|Publication number||US3914513 A|
|Publication date||Oct 21, 1975|
|Filing date||Nov 20, 1973|
|Priority date||Jun 15, 1967|
|Publication number||US 3914513 A, US 3914513A, US-A-3914513, US3914513 A, US3914513A|
|Inventors||Alistair Chalmers Ramsay Brown, Denis George Harold Ballard|
|Original Assignee||Ici Ltd|
|Export Citation||BiBTeX, EndNote, RefMan|
|Patent Citations (5), Referenced by (23), Classifications (26)|
|External Links: USPTO, USPTO Assignment, Espacenet|
United States Patent Brown et al.
[ 1 Oct. 21, 1975 SUBSTRATES COATED WITH FIRE RESISTANT COMPOSITIONS Inventors: Alistair Chalmers Ramsay Brown;
Denis George Harold Ballard, both of Runcom, England Imperial Chemical Industries Limited, London, England Filed: Nov. 20, 1973 Appl. N0.: 417,606
Related US. Application Data Continuation of Ser. No. 309,920, Nov. 27, 1972, abandoned, which is a continuation of Ser. No. 735,561, June 10, 1968, abandoned.
Foreign Application Priority Data,
June 15, 1967 United Kingdom 27732/67 US. Cl. 428/425; 260/285 A; 428/513;
428/921 Int. Cl D2lh 1/28 Field of Search..... 117/136, 137, 155 UA, 158; 260/285 A, 874, 878 R, 897 R References Cited UNITED STATES PATENTS 2,986,478 5/1961 Oatterson 117/137 3,333,970 8/1967 Green 260/285 X 3,475,199 10/1969 W0lf. 117/158 X 3,639,304 2/1972 Raley 260/285 X 3,801,335 4/1974 Larson 260/285 X Primary Examiner-Michael R. Lusignan Attorney, Agent, or Firm-Cushman, Darby & Cushman [5 7 ABSTRACT 2 Claims, No Drawings SUBSTRATES COATED WITH FIRE RESISTANT COMPOSITIONS This is a continuation of application Ser. No. 309,920, filed Nov. 27, 1972 now abandoned, which is itself a continuation of Ser. No. 735,561, filed June 10, 1968, now abandoned.
This invention relates to fire resistant compositions, and especially to fire resistant compositions containing thermoplastic polymeric materials.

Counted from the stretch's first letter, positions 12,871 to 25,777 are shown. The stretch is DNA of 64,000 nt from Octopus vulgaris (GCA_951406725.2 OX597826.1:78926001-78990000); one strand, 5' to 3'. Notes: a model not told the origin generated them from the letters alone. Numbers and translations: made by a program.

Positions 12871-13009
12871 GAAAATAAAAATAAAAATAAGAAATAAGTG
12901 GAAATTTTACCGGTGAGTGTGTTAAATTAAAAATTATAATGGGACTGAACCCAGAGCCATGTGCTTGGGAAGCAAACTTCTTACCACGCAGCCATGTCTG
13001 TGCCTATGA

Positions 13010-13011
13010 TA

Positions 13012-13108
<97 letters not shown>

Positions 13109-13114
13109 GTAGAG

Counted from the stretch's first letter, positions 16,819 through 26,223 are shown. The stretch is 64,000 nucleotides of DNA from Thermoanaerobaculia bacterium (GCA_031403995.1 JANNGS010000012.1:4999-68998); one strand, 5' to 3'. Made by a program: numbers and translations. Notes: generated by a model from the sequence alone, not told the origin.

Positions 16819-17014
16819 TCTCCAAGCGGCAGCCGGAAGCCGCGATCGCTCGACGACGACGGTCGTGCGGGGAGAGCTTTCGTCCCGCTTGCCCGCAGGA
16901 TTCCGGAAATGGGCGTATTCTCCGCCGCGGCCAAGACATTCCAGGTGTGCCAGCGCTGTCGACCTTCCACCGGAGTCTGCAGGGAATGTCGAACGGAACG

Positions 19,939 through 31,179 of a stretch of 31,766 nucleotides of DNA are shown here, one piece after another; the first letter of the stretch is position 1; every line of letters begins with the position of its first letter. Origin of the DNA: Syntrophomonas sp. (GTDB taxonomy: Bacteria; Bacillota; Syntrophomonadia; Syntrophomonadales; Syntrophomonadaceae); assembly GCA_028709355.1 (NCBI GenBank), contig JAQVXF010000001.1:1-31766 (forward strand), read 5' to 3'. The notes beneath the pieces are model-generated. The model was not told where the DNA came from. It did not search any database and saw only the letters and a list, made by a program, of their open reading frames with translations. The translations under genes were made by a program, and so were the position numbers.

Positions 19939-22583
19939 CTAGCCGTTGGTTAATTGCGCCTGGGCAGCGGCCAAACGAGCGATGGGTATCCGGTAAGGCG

Many potential applications of thermoplastic polymeric materials are limited by the inherent inflammability of the polymers, and their ability to spread flame over their surface. Certain additives are known which may be mechanically blended with polymers to impart flame retardant properties. Examples include halogenated hydrocarbons, metal oxides, particularly antimony oxide, and organic phosphorus compounds. To obtain useful flame retardance, however, fairly high concentrations of additives are necessary especially if dripping of molten polymer is to be obviated, and the mechanical properties of the polymer may be degraded as a consequence. For example, it is necessary to add 35% of a chlorinated paraffin wax/antimony oxide mixture to polyethylene to reduce the inflammability of the material sufficiently to prevent flaming droplets of molten polymer dripping from the burning mass. At such a concentration of antimony oxide, the material has considerable toxicity.
Materials are known which have the property of intumescence, that is, the property of swelling on heating, with the production of a non-inflammable foamed char of low thermal conductivity. Such materials have been applied to substrates as surface coatings in the form of resin-based paints. The active components usually comprise an organic material of high carbon content which chars, together with a foaming agent which generates inert gas on heating. A typical composition is pentaerythritol mixed with a diacyanodiamine, which produces a nitrogen blown foam on heating.
We have now found that intumescent materials may be incorporated in thermoplastics containing conventional flame retardants, with the advantage that the concentration of flame retardant necessary to prevent dripping is considerably lowered.
Accordingly, the present invention provides thermoplastic compositions, having fire resistant properties, which comprise mixtures of (l) a thermoplastic polymeric material, (2) a flame retardant additive and (3) an intumescent material.